Just as 2015 draws to a close, its not too late to celebrate another Australian Gin debut. Its been a vintage year with over 25 releases of various types of gin.
For the uninitiated, Australia’s capital, Canberra, gets a bad wrap mostly for those who don’t appreciate its charms.
A planned city, its the political capital, so has the functions of say,Washington D.C. without House of Cards drama to spice it up. Just over 100 years old, it really didn’t get built in scale until the 60’s, and its only the past 5 years or so that we got to be cool with a whole new generation of built environment, coffee culture (the best in the world) and some great eats to match.
For my money, Canberra’s an introvert, but it has a rich inner life and is one of the great cities for livability with a highly educated, fitness /outdoor orientated population who like its small scale and natural environment.
But whilst the wine scene is well established and has an excellent reputation for cool climate wines, and plenty of local craft beers and produce, there has never been any distilling to date, with the notable exception of the new Baldwin Distilling Company (more on them another time).
So with the debut of the Canberra Distillery’s Gin and Vodka in December was the cause of much excitement in a city that really is a two-degree of separation kind of place, and anything new is cherished as a worthy addition to the evolving culture of the forward looking young city.
I was fortunate to get a personal copy delivered by the distiller Tim Reardon on the day of its debut. Self taught in classic back shed kind of way and in a very Canberra story he went from economics and lobbying to distilling, which is a career path I can approve of. it was a couple of years of experimentation that resulted in the commercial release.
Its important to note that the gin is made by the Vapour Infused method. Tim also designs the spirit to suit particular uses, so the first batch is citrus forward and intended for Gin+Tonics, but he plans other variants.
Typically, Vapour Infusion involves using special basket for the botanical’s and the spirit vapour passes over it, with the picks up the flavours and then cooled and distilled into the spirit. The intention is that the process is kinder to the botanicals and you can control the process more. Its also cool to see lots of test tubes and glass flasks…. science!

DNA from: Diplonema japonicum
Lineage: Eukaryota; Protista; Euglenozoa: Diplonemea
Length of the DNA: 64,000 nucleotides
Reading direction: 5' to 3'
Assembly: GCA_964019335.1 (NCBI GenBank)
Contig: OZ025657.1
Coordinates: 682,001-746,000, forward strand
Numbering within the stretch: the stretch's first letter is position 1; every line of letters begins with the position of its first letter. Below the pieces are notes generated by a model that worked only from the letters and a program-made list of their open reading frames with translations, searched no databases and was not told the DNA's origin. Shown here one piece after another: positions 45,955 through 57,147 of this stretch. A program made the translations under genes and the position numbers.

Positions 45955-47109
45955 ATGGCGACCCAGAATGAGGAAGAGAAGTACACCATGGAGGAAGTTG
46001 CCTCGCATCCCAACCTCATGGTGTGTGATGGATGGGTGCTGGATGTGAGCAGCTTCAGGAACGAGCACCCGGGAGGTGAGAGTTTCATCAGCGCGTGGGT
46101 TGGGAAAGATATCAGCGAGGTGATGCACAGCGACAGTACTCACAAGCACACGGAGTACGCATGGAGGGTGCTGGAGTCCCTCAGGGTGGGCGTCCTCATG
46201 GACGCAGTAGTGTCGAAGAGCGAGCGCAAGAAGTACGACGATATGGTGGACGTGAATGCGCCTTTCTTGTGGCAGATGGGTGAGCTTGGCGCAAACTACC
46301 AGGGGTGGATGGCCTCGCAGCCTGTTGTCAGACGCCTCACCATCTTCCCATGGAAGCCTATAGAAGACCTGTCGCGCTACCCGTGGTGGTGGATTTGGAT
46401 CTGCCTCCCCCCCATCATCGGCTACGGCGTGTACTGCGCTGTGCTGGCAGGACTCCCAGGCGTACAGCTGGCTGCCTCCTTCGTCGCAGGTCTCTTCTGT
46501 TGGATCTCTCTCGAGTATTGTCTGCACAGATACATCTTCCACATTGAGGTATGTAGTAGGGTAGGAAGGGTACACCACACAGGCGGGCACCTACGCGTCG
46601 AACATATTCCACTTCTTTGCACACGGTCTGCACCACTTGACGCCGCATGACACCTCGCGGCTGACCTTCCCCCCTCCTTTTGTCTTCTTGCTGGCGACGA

So no copper stills and each batch is triple distilled.
Another point of difference according to the website is:
“The Canberra Distillery starts with just the raw ingredients: water, yeast and energy (grain, potato, fruit or sugar).” It doesn’t buy in a commercial ethanol base spirit which is the common practice for various reasons, primarily the need for one huge still to make it.
So in small batches, Tim makes and packages each drop of gin.
Neat: Strong perfume on the nose with juniper dominant. Fiery on the palette with a full mouth feel with a citrus aftertaste and very spicy on front.
Gin+ Tonic: Using Fevertree Tonic Water and a slice of lemon, the gin cut through and its relatively high alcohol by volume made its presence felt (47% ABV).I found the taste quite earthy despite the citrus garnish.
I think this is a good candidate for a Negroni or another mixed drink calling for a strong forward gin.
Martini: taking the advice of the distiller that this gin is not intended as a Martini gin, I won’t review it this format.
The Take Home
Its no small thing to put yourself on the line and carve out a new career for your passion, especially in the crowded Australian gin category.
I think the approach to create small batches each with a different flavour profile is a smart play, and it means that people will want to come back to try different styles, and he can craft new styles to suit a purpose and in response to the market.
I also like the overall approach to presentation, low key, informative and approachable.
The first commercial release of Canberra Distillery Gin is a confident release that will give you a full-flavoured gin with plenty of complexity. Certainly a label to follow.
- You’ll find the Canberra Distillery website here
- also on facebook
- Purchase enquiries via their website, or in person around Canberra at Urban Cellars (Curtin) and Prohibition (Kingston)
- Price (Australia Dollars)
- $35 for 350 ml
- $50 for 500 ml
- $70 for 700 ml
Disclaimer: This review was the result of an unsolicited sample bottle provided by the distillery. Views are my own.